Berkshire Hathaway stock return can be decomposed into the performance of the publicly traded companies that it owns, the performance of the privately held companies that it owns, and the leverage it uses. The performance of the publicly traded companies is a measure of Buffetts stock selection ability whereas the performance of the privately held companies additionally captures his success as a manager. To evaluate Buffetts pure stock selection ability, we collect the portfolio of publicly held companies using Berkshires 13F filings to the Securities and Exchange Commission, and we construct a monthly times series of the market value of all
) as well as the monthly return on this mimicking Berkshires public stocks (

portfolio (+1

). Specifically, at the end of each calendar quarter, we collect

Berkshires common stock holdings from its 13F filing and compute portfolio monthly returns, weighted by Berkshires dollar holdings, under the assumption that the firm did

not change holdings between reports. The stocks in the portfolio are refreshed quarterly based on the latest 13F, and the portfolio is rebalanced monthly to keep constant weights. We cannot directly observe the value and performance of Buffetts private companies, but we can back them out based on what we do know. First, we can infer the market value of private holdings (PrivateMV t ) as the residual given that we can observe the value of the total assets, the value of the publicly traded stocks, and the cash (see Buffetts balance sheet above):

Private = Cash Public

Buffetts Alpha

14

immune to changes in the public stock portfolio and to splits/issuance using split-adjusted returns as follows:

We then compute the return of these private holdings (+1 ) in a way that is

+1 =

Private +1

+1 Liabilities + +1

Private

Equity +1 Public +1 Cash Private

market value of liabilities is estimated as Liabilities = Equity .

Here, +1 is the risk-free T-Bill return, +1

is the return on Berkshires stock, and the

We note that our estimate of the value of Berkshires private companies includes

the value that the market attaches to Buffett himself (since it is based on the overall value of Berkshire Hathaway). To the extent that there is randomness or mispricing in Berkshires stock price (e.g., due to the Buffett-specific element), the estimated value and return of the private companies may be noisy. Given our estimates for Buffetts public and private returns as well as his leverage, we can decompose Berkshires performance. (See the appendix for a rigorous derivation.) Berkshires excess return can be decomposed into a weighted average of the return on the public stocks and the return of the private companies, leveraged up by L:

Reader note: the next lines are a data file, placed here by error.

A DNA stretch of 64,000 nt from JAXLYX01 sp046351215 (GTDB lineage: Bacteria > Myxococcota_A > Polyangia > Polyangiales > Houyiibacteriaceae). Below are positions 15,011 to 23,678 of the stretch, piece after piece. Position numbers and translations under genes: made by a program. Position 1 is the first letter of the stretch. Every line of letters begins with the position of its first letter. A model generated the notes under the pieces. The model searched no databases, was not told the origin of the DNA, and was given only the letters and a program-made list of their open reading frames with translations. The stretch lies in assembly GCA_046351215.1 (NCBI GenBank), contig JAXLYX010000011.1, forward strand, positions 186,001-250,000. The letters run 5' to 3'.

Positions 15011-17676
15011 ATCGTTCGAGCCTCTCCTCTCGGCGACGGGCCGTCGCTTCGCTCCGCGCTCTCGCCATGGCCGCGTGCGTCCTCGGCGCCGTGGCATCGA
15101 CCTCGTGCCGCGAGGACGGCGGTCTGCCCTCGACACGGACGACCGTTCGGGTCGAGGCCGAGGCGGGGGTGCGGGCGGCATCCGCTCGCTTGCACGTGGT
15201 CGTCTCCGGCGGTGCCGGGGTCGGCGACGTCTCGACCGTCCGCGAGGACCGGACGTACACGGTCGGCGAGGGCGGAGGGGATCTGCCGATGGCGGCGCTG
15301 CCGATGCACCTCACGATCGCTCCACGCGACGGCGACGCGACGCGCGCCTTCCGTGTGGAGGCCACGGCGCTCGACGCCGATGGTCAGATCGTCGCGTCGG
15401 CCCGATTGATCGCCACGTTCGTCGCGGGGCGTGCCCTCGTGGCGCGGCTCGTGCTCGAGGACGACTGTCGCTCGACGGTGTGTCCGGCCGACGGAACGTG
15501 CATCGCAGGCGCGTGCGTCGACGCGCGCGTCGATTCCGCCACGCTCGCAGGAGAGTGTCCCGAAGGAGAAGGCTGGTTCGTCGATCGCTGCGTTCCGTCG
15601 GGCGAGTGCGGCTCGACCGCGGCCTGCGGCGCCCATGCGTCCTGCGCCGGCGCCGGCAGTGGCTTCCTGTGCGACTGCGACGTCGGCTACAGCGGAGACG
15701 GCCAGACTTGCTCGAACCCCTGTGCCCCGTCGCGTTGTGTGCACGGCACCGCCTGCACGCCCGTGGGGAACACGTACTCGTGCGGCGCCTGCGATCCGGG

+1

+1 = +1

+1 + (1 )+1

+1 15

Buffetts Alpha

Berkshires relative weight on the private holdings is naturally given by


Private + Public

Empirically, we find that Berkshire owns 63% private companies on average from 1980 to 2011, the remaining 37% being invested in public stocks. Berkshires reliance on private companies has been increasing steadily over time, from less than 20% in the early 1980s to more than 80% in 2011. Table 2 shows the performance of both Buffetts public and private positions. We see that both perform relatively well. Both Buffetts public and private portfolios exceed the overall stock market in terms of average excess return, risk, and Sharpe ratio. We see that the public stocks have a higher Sharpe ratio than the private stocks, suggesting that Buffetts skill comes mostly from his ability to pick stocks, and not necessarily his value added as a manager. Berkshire Hathaways overall stock return is far above returns of both the private and public portfolios. This is because Berkshire is not just a weighted average of the public and private components. It is also leveraged, which magnifies returns. Further, Berkshires Sharpe ratio is higher than those of the public and private parts, reflecting the benefits of diversification (and possibly benefits from time-varying leverage and timevarying public/private weights).

Buffetts Alpha

16

6. Buffett's Alpha and Investment Style: What Type of Stocks?


We have seen that Buffetts returns can be attributed to his stock selection and his ability to apply leverage, but how then does he pick his companies? To address this, we consider Buffetts factor exposures: